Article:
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Chinese National Security Decisionmaking Under Stress

Recorded on October 14, 2005

Location: The Heritage Foundation's Lehrman Auditorium

If there is one constant in analyses of the history of modern China, it is the characterization of a country perpetually in the throes of crises. And in nearly all crises, the Chinese People's Liberation Army (PLA) has played an instrumental role. While China is arguably the most secure and stable it has been in more than a century, crises continue to emerge and the processes by which the Communist Party responds to security problems is far from smooth. Consequently, the study of China's behavior in conditions of tensions and stress, and particularly how the PLA is a factor in that behavior, is important to policymakers and analysts around the world. In 2004, a group of preeminent scholars gathered to discuss the general characteristics of Chinese "crisis management," and the ramifications for U.S.-China policy.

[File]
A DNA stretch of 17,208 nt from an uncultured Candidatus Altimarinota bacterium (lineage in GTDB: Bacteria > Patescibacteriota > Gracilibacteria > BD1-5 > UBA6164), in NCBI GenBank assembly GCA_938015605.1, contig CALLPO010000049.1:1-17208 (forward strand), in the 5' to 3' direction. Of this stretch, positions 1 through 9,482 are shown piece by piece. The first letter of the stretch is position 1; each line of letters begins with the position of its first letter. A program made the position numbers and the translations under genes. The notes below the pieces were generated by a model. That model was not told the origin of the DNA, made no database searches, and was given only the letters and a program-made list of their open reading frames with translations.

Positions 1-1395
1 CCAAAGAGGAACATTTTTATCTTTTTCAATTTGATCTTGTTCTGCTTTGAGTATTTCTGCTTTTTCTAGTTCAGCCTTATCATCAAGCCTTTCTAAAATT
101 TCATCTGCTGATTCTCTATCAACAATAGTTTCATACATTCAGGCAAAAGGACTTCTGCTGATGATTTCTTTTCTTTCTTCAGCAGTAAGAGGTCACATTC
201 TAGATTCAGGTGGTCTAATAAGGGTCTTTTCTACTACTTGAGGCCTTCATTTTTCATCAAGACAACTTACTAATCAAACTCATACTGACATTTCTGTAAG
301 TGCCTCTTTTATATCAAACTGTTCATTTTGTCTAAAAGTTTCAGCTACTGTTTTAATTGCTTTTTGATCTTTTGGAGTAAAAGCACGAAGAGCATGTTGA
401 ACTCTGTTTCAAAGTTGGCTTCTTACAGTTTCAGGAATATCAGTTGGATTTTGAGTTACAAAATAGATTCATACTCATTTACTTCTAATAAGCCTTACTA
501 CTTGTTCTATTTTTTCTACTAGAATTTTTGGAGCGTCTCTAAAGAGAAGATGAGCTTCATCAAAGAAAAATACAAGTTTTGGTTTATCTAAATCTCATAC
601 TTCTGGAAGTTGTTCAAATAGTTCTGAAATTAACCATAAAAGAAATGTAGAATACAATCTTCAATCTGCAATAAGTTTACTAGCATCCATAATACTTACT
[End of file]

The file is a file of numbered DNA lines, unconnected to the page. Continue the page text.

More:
Please join us as our experts discuss a newly released volume of conference papers on "Chinese National Security Decisionmaking Under Stress." They will also preview the findings of this year's conference on how the PLA shapes the global security environment.

Books will be provided for all attendees.